So, to answer the question above – who is at fault for our broken system? The answer is simple: the DCC.
In the Fall of 2021, we began engaging with the DCC to address the industry’s potency inflation concerns. The DCC requested we provide them with direct evidence of our accusations, so we collected and shared the flower data mentioned above. The Department tested the same batches off the shelf and confirmed our results. Somehow not a single recall was issued – even for the batches containing category 1 pesticides.
We pushed for more accountability, and DCC Director Nicole Elliott assured us steps were being taken: “The Department is in the process of establishing a number of mechanisms to strengthen compliance with and accountability around the testing methods required of labs and will be sharing more about that in the near future.”
Instead, we got a standardized cannabinoid potency method (mandated by SB 544) that all labs will be required to use. On the surface, a standardized methodology sounds like a good thing to level the playing field by forcing suspect labs into accepting generally accepted best practices. In reality, however, most labs already use the same basic methodology for flower and concentrate cannabinoid profiling and inflate their results using a variety of other mechanisms: selective sampling, using advantageous reference materials, manipulating data, etc. Furthermore, the method mandated is outdated and will flatly not work for various complex matrices such as gummies, topicals, beverages, fruit chews and more. If adopted without changes, it would be a disaster for manufacturers of these products and the labs that test them. Nevertheless, the press release issued by the DCC reads as though they’ve earned a pat on the back and delivered the silver bullet to the potency inflation issue.
Here are a few more meaningful actions the DCC could take that would help combat potency inflation:
- Perform routine surveillance sampling and testing of products off of store shelves either at the DCC’s internal lab or by leveraging DCC licensed private labs.
- Recall products found to be guilty of extreme levels of potency inflation.
- Conduct in-person, unannounced audits of all labs, perhaps focusing on those reporting statistically higher THC results.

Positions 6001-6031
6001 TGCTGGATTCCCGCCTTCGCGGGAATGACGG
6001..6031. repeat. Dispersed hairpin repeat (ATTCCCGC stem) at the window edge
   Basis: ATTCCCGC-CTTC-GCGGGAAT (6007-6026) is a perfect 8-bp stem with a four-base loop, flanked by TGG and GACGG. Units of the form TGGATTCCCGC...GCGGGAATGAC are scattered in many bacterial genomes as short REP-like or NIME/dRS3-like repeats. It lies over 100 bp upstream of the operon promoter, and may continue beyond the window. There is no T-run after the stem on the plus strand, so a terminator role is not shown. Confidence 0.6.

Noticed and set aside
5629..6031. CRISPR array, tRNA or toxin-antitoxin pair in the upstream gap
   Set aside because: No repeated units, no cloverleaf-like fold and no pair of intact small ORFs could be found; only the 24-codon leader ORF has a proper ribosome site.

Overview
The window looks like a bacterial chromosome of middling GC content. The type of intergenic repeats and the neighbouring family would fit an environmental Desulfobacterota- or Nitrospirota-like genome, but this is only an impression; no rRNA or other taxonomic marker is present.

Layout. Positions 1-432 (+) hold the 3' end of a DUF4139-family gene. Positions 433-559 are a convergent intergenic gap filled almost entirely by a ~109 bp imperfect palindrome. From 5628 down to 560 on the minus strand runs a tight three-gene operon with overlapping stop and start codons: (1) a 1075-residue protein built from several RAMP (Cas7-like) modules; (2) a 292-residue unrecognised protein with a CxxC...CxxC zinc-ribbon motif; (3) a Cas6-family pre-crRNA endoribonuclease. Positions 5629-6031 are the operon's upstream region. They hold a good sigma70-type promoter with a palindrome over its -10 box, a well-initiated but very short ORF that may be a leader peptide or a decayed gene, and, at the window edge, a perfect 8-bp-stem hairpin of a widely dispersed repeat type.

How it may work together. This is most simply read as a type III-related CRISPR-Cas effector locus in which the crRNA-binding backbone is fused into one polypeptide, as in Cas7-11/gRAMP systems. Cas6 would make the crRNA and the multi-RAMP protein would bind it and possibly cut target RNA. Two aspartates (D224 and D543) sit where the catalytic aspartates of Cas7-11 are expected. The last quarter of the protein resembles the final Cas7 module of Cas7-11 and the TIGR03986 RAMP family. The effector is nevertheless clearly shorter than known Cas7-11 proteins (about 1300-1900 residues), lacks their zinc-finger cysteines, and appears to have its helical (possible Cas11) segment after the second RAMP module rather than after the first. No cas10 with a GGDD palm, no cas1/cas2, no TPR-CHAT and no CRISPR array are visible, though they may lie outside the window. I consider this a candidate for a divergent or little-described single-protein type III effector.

- Conduct routine round-robin studies where every lab tests the same sample and outliers are identified.
- Shutdown labs that are unable or unwilling to remediate their potency inflation issues.
For some less disciplinary suggestions:
- Remove incentives for potency inflation, like putting a tax on THC percentage
- Set up routine training sessions for labs to address areas of concern and improve communication with the DCC
Someone might retort – who cares if the number is slightly higher than it should be? No one will notice a little less THC in their product. A few counterpoints:
- Consumers are being lied to and paying more for less THC.
- Medical cannabis users depend on specific dosages for intended therapeutic effects.
- Ethical people who put their entire lives into cultivating quality cannabis, manufacturing quality products and accurately testing cannot compete with those willing to cheat. If things get worse, only the unethical actors will be left.
- Labs that inflate potency are more likely to ignore the presence of contaminants, like the category 1 pesticides we found in our surveillance testing.
- This single compound, delta-9 THC, is the entire reason why this industry is so highly regulated. If we are not measuring it accurately, why regulate it at all?
We will continue to fight for a future where quality and ethics in the cannabis industry are rewarded rather than penalized. And consumers can have confidence in the quality and safety of the products they purchase. Our labs are willing to generate additional surveillance data, provide further suggestions for improvement in regulations/enforcement, and bring further attention to this problem. But there is a limit to what we can do. In the end, the health and future of our industry are entirely in the hands of the DCC. We hope you will join us in calling on them to enact meaningful and necessary changes that address this problem.